The IT Man Cometh

This month – security advice for IT users in the workplace. Words by Matt Ryan

How can you keep your internet use secure at work? What’s the best software? What’s the most secure device? The truth is that there’s no silver bullet on the market and those products which do come close are generally well beyond the budget of the SME’s that I typically work with.

And even huge enterprises that can afford ‘Best of Breed’ security solutions still get hacked; Sony, Google, Verisign, even RSA Security have all had their defenses breached in recent years. Google even reportedly fell prey to the Chinese Government using a well published vulnerability in an old version of Internet Explorer. Simply keeping their software up to date would have prevented the attack.

I’m going to assume that you all have your firewall turned on. And likewise that you’re all running some antivirus software. But there is more that you can do to protect yourself.

Weak or stolen credentials – Depending on who you talk to, weak or stolen credentials account for 70% – 80% of data security breaches. But it’s breathtakingly simple to avoid.

  • Change passwords regularly and enforce strong password policies across your business.
  • Change the default credentials on equipment like ADSL routers and Wi-Fi Access Points.
  • Never use a password that’s a name or is in the dictionary.
  • Change the network name on your Wi-Fi router and only use WPA2 / AES to secure the network (don’t panic Mr Mainwaring! They’re easily found in the security settings).
  • Don’t make paper or digital notes of your passwords. It’s astonishing how often I find passwords on a post-it note stuck to the monitor.
  • Ensure that your devices lock when left idle.

Software vulnerabilities – The next biggest culprit.

When that little flag pops up to tell you that a new version of your Operating System is available, don’t ignore it! The same goes for your web browser and any other software which connects to the internet.

Loss and Theft – We’ve all read about government and MOD officials leaving laptops and flash drives in the back of taxis. It needn’t be a disaster.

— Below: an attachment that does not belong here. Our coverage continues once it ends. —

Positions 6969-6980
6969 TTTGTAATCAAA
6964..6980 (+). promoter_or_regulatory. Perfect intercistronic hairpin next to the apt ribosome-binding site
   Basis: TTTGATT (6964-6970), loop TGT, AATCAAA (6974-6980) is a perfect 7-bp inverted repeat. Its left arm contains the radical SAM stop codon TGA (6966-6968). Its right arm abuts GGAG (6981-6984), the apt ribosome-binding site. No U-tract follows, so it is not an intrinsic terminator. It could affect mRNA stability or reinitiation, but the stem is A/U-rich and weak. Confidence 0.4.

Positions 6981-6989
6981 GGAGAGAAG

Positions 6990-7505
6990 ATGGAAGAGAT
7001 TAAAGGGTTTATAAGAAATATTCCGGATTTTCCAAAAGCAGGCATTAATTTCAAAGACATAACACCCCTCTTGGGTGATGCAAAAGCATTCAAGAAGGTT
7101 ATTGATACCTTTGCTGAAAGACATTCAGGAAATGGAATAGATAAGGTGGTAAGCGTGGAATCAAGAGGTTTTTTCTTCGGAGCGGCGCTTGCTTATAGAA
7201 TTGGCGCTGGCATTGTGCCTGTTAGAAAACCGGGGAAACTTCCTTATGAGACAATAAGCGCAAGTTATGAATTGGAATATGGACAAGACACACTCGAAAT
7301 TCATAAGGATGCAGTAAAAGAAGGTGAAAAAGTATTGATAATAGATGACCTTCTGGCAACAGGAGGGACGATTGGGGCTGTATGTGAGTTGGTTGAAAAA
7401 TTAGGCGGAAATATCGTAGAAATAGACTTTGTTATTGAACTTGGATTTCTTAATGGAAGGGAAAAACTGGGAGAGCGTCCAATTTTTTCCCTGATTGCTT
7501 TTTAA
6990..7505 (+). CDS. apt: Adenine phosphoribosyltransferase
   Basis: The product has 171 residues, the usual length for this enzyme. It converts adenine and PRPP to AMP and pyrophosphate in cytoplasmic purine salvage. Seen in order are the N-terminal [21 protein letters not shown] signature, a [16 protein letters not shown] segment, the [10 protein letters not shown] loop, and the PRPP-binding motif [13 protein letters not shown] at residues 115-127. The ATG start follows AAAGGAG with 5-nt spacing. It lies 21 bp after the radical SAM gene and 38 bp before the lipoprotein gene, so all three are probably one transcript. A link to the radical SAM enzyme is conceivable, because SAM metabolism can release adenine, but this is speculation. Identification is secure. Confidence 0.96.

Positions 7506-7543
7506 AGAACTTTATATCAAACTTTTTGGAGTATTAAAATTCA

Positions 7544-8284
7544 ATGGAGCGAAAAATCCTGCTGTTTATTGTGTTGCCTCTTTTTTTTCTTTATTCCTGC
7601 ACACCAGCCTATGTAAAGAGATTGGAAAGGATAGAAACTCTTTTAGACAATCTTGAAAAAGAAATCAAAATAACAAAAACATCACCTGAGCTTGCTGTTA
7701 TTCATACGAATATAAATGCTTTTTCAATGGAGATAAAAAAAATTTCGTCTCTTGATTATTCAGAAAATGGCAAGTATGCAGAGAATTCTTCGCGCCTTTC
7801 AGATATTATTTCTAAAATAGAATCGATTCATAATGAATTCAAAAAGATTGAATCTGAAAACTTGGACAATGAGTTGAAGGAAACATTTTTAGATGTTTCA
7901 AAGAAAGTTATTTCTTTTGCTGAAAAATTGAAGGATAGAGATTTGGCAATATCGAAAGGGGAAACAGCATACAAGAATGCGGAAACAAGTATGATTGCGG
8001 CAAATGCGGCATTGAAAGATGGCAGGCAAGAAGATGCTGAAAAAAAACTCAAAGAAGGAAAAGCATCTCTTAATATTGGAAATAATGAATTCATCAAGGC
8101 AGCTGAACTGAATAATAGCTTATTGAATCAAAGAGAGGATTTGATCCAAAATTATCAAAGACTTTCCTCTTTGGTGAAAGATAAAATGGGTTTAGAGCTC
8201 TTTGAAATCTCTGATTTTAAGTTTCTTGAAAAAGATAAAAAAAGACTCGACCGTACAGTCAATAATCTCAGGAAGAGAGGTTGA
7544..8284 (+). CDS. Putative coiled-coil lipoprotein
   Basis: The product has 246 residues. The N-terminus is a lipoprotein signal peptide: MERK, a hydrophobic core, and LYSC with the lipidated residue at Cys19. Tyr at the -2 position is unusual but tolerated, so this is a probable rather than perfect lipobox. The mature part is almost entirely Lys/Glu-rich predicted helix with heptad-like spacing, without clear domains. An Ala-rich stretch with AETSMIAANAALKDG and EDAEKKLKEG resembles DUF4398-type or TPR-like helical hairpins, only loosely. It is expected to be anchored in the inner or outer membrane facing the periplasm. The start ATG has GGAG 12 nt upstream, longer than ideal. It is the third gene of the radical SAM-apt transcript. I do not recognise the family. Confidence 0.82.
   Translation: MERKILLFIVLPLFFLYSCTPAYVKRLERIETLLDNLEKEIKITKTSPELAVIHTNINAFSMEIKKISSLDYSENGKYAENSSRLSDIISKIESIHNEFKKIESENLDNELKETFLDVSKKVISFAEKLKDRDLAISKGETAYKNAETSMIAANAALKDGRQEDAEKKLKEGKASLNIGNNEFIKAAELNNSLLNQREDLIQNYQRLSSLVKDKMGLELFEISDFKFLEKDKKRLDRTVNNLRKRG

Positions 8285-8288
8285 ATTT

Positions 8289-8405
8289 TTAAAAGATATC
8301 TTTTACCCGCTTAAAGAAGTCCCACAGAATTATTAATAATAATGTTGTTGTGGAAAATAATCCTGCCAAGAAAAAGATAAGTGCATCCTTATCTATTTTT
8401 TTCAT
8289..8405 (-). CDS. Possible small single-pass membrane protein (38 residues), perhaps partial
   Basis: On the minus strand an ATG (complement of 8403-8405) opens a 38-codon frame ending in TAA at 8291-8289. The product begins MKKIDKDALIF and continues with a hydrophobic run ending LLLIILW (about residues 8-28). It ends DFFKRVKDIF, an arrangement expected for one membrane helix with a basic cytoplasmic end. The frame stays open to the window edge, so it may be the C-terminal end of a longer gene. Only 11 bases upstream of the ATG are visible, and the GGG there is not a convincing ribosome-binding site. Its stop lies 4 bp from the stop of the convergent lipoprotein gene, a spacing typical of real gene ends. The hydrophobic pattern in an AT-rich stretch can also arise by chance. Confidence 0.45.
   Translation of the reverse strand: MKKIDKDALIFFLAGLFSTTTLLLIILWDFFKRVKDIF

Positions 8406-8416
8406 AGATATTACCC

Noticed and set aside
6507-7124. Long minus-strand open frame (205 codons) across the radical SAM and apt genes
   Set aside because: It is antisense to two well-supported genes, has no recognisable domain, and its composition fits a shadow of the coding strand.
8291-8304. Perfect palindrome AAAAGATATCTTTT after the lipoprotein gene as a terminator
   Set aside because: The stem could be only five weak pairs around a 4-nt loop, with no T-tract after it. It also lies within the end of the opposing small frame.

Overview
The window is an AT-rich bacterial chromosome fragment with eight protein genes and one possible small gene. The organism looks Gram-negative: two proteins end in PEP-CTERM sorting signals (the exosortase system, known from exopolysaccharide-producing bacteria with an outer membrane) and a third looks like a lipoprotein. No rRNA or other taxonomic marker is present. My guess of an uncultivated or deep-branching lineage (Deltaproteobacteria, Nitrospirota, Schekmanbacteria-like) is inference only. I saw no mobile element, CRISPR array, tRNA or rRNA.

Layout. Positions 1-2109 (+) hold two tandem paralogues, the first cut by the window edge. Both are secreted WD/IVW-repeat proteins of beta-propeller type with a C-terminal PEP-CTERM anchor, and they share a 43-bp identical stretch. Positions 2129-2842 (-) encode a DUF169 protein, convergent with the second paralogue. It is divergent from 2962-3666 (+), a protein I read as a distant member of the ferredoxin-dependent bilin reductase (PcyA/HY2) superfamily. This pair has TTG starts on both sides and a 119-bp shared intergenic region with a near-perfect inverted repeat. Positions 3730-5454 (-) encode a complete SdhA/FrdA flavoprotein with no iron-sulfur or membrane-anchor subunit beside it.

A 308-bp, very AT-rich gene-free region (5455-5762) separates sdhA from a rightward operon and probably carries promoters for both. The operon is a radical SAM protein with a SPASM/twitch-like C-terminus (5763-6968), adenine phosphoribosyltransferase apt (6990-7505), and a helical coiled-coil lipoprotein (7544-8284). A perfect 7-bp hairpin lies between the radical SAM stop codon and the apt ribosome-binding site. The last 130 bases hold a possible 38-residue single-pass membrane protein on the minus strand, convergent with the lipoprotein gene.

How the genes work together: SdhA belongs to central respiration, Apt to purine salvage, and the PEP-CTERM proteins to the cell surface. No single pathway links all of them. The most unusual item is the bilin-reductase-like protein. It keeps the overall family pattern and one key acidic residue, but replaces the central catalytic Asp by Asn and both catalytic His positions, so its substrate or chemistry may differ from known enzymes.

• Good regular backups will soften the immediate impact.
  • Devices locked with strong passwords will be harder to access.
  • There are free apps available which will enable you to track and even wipe your missing device as soon as it connects to the internet.
  • Have a policy outlining what data you allow to leave company premises.

Social Engineering and User Behaviour – You wouldn’t give personal information, photos, the name of your school or employer etc. to a stranger in a cafe, why do it online? Most malware requires some level of user involvement in order to bypass antivirus software, often via spoof emails or websites. These might appear to come from an old school friend on social media for example. Teach yourself and your staff to be alert.

  • Don’t blindly hit the return key every time one of those irritating little boxes appears. If you don’t know what it is, don’t click it!
  • Don’t follow a link or open an attachment in an email if you don’t know what it is.
  • Know the name of your antivirus or security software. If doesn’t have the name of your antivirus software at the top of the window then it’s probably suspect.
  • Never put personal information in an email.
  • If you have received login credentials for a service via email, change them as soon as you login for the first time.
  • Avoid downloading free games, screen savers, media players etc.
  • Don’t install Java unless you actually need it.
  • Use an old laptop for downloading torrents etc. and scan files before transferring them to other devices.
  • Avoid open Wi-Fi networks. If you don’t need a password to use them then nor does anyone else. Just because the network is called “BT Safe Cloud” that doesn’t mean that there isn’t actually a hacker at the back of the cafe harvesting credit card details while you shop online. This is one of the few places where you shouldn’t even trust secure sites. I could write a whole book on hotspot hacking.

BACK UP regularly!


Matt Ryan is the Technical Director of Metranet Communications
Follow: Matt@threepinreset